The colors are unnaturally vivid in “Wake Up on Mars,” which takes place in Horndal, Sweden, a place that can be blindingly white when draped in snow during the winters, but inside the home of the Demiris, it is a simmering red when Dea Gjinovci first lets audiences inside, casting a glance at a bed shared by Djeneta and Ibadeta, a pair of teenage sisters who have been comatose for the past few years. Their younger brothers Furkan and Resul keep active, showing an interest in crafts that extends to building toy rockets, while their parents Nurje and Muharrem are concerned for them all after relocating from Kosovo and nervously await the status of the application for asylum after being violently driven from their home.
If the Demiris are experiencing severe disorientation in their new environs, Gjinovci shrewdly turns that feeling around on audiences as it’s revealed that Djenata and Ibadeta suffer from a severe case of resignation syndrome, an unusual psychosomatic disorder that became prevalent in Sweden in the early 2000s amongst the refugees they welcomed from war-torn countries. With only Resul fluent in Swedish, it’s possible that only he would know from the radio that Gjinovci occasionally relies on for exposition that the family isn’t alone in their battle with the disorder, but it certainly feels that way and the filmmaker turns to the one least affected amongst the brood, the youngest Furkan to turn the nightmarish experience into a fantasy, innocently approaching this unfamiliar life as if it were a space exploration.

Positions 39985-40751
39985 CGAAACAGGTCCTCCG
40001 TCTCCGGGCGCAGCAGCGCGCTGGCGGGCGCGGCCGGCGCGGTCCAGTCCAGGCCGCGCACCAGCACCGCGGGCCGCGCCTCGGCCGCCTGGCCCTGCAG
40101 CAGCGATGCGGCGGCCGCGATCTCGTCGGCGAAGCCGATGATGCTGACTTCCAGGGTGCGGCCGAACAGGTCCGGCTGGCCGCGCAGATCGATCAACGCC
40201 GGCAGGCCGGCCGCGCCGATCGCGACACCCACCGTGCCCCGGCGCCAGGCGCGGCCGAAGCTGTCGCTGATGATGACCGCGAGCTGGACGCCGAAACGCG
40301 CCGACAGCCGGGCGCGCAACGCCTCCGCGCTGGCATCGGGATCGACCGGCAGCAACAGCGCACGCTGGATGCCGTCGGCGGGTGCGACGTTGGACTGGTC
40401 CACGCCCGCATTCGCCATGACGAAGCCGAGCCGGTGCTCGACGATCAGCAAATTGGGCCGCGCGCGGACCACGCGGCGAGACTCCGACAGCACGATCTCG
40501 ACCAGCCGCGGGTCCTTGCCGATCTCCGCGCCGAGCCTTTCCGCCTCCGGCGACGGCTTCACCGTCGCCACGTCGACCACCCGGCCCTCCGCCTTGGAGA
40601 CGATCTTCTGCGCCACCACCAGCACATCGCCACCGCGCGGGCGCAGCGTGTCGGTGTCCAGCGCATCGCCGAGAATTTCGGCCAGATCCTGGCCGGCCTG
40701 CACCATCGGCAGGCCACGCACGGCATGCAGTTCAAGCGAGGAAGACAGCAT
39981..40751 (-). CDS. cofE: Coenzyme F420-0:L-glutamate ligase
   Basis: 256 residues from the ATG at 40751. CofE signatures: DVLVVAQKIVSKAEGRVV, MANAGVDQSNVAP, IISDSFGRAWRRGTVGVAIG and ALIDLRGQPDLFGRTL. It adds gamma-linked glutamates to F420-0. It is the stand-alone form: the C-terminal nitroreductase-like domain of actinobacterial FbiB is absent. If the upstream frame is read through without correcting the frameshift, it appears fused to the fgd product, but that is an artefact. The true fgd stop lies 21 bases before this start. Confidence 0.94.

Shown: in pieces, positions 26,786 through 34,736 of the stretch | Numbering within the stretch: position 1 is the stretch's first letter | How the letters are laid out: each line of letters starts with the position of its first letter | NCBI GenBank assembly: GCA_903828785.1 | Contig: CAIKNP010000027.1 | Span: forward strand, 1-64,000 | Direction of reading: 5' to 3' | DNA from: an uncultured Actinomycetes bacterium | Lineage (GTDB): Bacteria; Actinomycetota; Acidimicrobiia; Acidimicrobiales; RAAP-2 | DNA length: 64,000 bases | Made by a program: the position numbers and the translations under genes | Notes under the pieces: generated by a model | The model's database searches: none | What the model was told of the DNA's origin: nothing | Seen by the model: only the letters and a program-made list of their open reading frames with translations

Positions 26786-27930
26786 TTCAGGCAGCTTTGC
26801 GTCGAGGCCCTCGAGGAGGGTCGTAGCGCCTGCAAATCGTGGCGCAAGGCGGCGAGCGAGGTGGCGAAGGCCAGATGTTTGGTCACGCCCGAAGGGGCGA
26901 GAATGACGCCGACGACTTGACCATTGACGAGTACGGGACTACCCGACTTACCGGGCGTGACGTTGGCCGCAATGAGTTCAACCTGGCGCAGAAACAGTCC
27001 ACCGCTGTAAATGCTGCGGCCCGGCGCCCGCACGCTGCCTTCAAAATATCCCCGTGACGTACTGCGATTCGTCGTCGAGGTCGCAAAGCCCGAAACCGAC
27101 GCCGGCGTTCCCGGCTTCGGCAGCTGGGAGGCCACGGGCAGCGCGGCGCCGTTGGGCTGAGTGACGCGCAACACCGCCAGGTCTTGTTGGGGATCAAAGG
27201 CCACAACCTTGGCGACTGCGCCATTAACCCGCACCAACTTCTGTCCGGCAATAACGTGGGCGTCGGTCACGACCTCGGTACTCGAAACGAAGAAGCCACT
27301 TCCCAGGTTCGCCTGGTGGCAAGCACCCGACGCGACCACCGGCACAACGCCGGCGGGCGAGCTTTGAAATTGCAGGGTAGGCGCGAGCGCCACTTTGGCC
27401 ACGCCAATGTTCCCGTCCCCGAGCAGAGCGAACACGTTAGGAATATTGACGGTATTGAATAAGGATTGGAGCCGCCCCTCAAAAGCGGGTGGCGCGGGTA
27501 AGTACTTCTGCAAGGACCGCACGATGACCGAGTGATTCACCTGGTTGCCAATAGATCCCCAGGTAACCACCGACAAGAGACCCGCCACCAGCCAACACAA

“Wake Up on Mars” breaks new ground in terms of relating the refugee experience, letting the central metaphor gradually fade into the background as the family settles into a new normal, facing the instability of not knowing whether their temporary stay will ever become permanent with a residency permit and waiting restlessly for Djeneta and Ibadeta to awaken. While Furkan steals away every now and then to embark on his biggest project yet, a human-sized spaceship that he’s putting together with scrap metal from the local junkyard, Gjinovci stealthily transports audiences into a life that can never seems to be entirely real, though relatively mundane, illustrating how the most common aspects of a domestic existence for one part of the world are taken for granted when they prove to be such a struggle for the Demiris, who not only deal with bureaucratic obstacles but emotional peril at every turn when painful memories of their life in Kosovo come flooding back.
Using great imagination to get inside the minds of her subjects, Gjinovci tastefully navigates the space between the more fanciful elements of “Wake Up on Mars” that primarily involve Furkan and the verite footage she captured from embedding with the rest of the family, working with editor Catherine Birukoff to create a cohesive middle ground. The instinct to tell the story from a child’s perspective opens up a whole realm of possibilities that the film takes advantage of, from gently detailing how the world is impressing itself on Furkan to a lack of cynicism that his parents may never show in front of their kids, but is inevitable given their impossible circumstances, and although hope is a luxury that Nurje and Muharram can’t afford, “Wake Up on Mars” finds it in the capacity to think beyond what our own experience is to consider others.